January 20, 2011
2011 marks the 30th year of AIDS. The anniversary is a time to reflect, and to look forward as we chart a course to the end of this epidemic.
This month we launch a special year-long series for the anniversary, "The View from Here." Leading advocates, policy makers, medical professionals, researchers, philanthropists, educators, public health professionals, and celebrities will answer the same set of questions each month. We begin the series with the foundation's new leader, Neil Giuliano.
1. We've learned a lot in 30 years. What do we have yet to learn?
We're very fortunate that our collective response to the epidemic has been fueled by significant scientific advances that have enabled us to identify and treat -- and recently prevent -- infection. We've learned so much about the science of fighting HIV/AIDS. But, as a community, we still have much to learn.
Since the very early days, we knew HIV had a lethal wingman: stigma. We've made gains against stigma, but we have yet to learn how to beat it once and for all. We knew early on that HIV thrived in the margins, and while we've been successful in narrowing margins, they still exist, and others have emerged. We must strive to understand the unique challenges to reducing new infections among minority populations. We've known since the beginning that with a polarizing health issue, all public health gains would be hard fought. We must continue learning to develop collaborative advocacy efforts and strategic partnerships that become an unstoppable force of good for everyone. All along, we've known we would get nowhere unless we worked together. So we have. The 30th year of fighting this epidemic is cause to renew these efforts.
Since we have not discovered a cure or uncovered all the answers, one can only conclude that there's still a lot to learn. I don't think that's a cop-out response, I think it is a fact.
2. What was your deciding moment, when HIV/AIDS became an important issue in your life?
The term "deciding moment" suggests there was a moment in time when I consciously chose to passionately commit myself to taking a stand against HIV/AIDS. As an openly gay man, public servant and community leader, not being involved was never an option.
For as long as I can remember as an adult, HIV/AIDS has been an important issue. I will never forget waiting for that first test result. Or people getting sick, disappearing. Or all the funerals, friends gone. Or friends having to tell their families they were gay and had AIDS in the same conversation. As someone who has survived, and has remained negative with a little luck and a lot of work, I can't remember a time when it wasn't an important issue in my life and in the lives of those I care about the most. That's why I accepted this role, quite frankly.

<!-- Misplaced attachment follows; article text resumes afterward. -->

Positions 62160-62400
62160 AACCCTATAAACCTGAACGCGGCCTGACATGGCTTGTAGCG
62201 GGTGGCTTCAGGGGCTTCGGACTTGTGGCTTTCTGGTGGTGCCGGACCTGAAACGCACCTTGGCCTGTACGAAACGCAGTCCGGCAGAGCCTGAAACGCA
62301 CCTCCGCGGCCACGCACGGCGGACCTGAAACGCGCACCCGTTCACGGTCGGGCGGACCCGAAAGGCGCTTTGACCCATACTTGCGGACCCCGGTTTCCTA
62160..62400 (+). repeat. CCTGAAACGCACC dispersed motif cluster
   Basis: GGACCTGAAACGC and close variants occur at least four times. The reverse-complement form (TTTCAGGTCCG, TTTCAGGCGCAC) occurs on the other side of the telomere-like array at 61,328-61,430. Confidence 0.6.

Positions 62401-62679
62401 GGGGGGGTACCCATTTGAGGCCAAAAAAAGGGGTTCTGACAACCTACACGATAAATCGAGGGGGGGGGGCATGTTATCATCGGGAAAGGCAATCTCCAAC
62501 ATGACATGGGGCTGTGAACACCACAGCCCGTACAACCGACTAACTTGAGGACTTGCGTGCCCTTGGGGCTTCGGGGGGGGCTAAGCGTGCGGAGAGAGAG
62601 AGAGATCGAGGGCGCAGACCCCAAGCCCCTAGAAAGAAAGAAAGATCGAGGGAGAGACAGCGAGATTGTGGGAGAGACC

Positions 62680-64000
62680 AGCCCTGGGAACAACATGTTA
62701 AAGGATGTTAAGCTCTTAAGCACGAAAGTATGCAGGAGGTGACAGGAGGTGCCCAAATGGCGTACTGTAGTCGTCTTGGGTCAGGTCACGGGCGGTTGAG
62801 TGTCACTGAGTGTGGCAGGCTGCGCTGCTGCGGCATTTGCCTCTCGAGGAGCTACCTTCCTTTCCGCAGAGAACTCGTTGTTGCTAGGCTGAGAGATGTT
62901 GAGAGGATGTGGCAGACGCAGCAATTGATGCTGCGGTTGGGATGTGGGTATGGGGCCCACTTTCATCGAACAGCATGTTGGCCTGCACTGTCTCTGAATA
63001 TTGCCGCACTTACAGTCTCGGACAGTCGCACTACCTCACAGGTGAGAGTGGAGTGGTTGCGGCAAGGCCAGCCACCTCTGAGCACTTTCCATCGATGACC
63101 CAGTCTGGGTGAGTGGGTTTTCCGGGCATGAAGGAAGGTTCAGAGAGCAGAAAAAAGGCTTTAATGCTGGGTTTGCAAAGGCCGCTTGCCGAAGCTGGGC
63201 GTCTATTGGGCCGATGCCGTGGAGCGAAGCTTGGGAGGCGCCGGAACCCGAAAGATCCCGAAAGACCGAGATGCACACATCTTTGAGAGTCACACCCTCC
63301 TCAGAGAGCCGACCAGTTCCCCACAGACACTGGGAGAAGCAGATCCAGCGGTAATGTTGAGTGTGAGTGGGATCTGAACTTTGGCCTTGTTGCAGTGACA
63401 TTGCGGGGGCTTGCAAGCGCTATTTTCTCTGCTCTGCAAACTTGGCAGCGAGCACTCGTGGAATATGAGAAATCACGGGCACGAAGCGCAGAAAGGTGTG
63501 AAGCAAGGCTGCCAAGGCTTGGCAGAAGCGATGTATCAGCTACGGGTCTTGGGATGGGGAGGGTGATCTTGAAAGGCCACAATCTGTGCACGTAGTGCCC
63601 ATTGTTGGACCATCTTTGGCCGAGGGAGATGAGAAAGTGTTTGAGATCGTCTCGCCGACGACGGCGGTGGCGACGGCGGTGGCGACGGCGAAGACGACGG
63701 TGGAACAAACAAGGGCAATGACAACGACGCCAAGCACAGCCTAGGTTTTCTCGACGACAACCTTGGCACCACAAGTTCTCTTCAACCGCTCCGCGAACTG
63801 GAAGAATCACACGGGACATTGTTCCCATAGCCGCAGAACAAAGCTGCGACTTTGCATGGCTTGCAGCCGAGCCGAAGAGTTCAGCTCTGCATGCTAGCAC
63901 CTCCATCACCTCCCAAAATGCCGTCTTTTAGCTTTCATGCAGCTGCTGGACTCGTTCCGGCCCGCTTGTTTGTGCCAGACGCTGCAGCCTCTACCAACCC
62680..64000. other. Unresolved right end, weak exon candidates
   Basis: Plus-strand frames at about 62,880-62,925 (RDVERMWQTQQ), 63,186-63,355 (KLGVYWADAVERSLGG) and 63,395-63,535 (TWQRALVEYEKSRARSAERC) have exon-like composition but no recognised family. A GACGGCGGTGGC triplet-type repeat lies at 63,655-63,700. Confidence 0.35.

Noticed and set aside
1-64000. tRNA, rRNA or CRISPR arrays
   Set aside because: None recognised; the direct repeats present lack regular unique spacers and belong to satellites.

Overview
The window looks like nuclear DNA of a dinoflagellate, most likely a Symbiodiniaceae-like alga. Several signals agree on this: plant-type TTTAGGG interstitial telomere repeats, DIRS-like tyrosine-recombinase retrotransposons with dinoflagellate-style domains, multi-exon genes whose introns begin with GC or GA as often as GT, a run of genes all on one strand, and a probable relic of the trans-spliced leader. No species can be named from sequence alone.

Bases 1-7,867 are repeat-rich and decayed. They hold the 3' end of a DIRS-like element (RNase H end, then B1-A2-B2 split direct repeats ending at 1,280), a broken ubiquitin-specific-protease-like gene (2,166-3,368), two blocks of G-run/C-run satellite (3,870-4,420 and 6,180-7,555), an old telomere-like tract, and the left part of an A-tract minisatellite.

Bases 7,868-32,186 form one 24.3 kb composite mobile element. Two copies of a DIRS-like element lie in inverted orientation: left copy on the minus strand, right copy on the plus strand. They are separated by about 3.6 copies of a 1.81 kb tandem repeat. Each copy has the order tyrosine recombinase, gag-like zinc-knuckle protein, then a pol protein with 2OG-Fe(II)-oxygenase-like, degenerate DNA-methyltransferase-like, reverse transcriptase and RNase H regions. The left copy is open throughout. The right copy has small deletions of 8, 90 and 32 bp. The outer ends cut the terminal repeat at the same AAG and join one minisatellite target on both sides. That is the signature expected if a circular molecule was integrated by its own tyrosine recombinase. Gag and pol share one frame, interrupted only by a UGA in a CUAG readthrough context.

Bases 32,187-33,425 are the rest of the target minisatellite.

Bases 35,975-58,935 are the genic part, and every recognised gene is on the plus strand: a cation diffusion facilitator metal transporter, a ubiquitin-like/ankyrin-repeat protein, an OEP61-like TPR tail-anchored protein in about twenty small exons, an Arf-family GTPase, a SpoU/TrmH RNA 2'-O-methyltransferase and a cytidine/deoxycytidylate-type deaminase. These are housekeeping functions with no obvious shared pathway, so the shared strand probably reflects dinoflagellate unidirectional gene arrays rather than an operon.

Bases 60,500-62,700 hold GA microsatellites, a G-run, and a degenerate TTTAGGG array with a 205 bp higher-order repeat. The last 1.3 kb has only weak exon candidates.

3. With ever-increasing public health issues to contend with, why should anyone still prioritize HIV/AIDS?
This one is simple really: because unlike other health-related issues, it is preventable. Because if we just prioritize it enough, we can and will put an end to HIV/AIDS. Thirty years is thirty too many.
4. What keeps you up at night?
Nothing really keeps me up at night -- rest is a necessity, not an objective for me. But I do wake up early, often with thoughts on my mind. Thoughts about finding new strategies to reach populations at high risk for HIV that evade existing prevention efforts. Thoughts about ensuring the fiscal soundness of the organization and of public programs for people living with HIV/AIDS. Thoughts about the responsibility of leading one of the nation's premiere and most effective HIV/AIDS organizations with an exceptional professional staff and a near 30-year history. Thoughts about our clients who are counting on us to be there for them and their families.
I aspire to be what T.E. Lawrence called a "dreamer of the day," one who is considered a dangerous man because he is awake and can make a dream a reality each day. In the good sense, of course.
5. Three decades into the epidemic, what gives you hope?
Hope is important, and one has to see, feel and communicate it well to be an effective leader of any cause or movement. Every day, I have the privilege of being inspired by our clients who are responding to HIV/AIDS with honesty, integrity and grace. That gives me enormous hope.
Thinking beyond our clients, we live in an age where the line between prevention and care has blurred, and scientific advances in testing and treatment have the promise to accelerate prevention efforts. That presents great hope. It also seems to me that the biomedical interventions cannot happen in a vacuum -- they will require practical application to be effective. That opportunity presents great hope. And we must eliminate the stigma that stands in the way of effective HIV prevention, testing and care without regard to age, race, sexual orientation, gender or socio-economic status. That is both a challenge and an opportunity to which I believe we will rise. I am hopeful our culture is evolving in ways that we can be more effective in this regard.
So yes, I choose hope over despair, advancement over apathy, determination over defeat. I see it, I feel it, and will communicate it as best I am able. And I am confident that our mutual capacities and work together will defeat HIV/AIDS.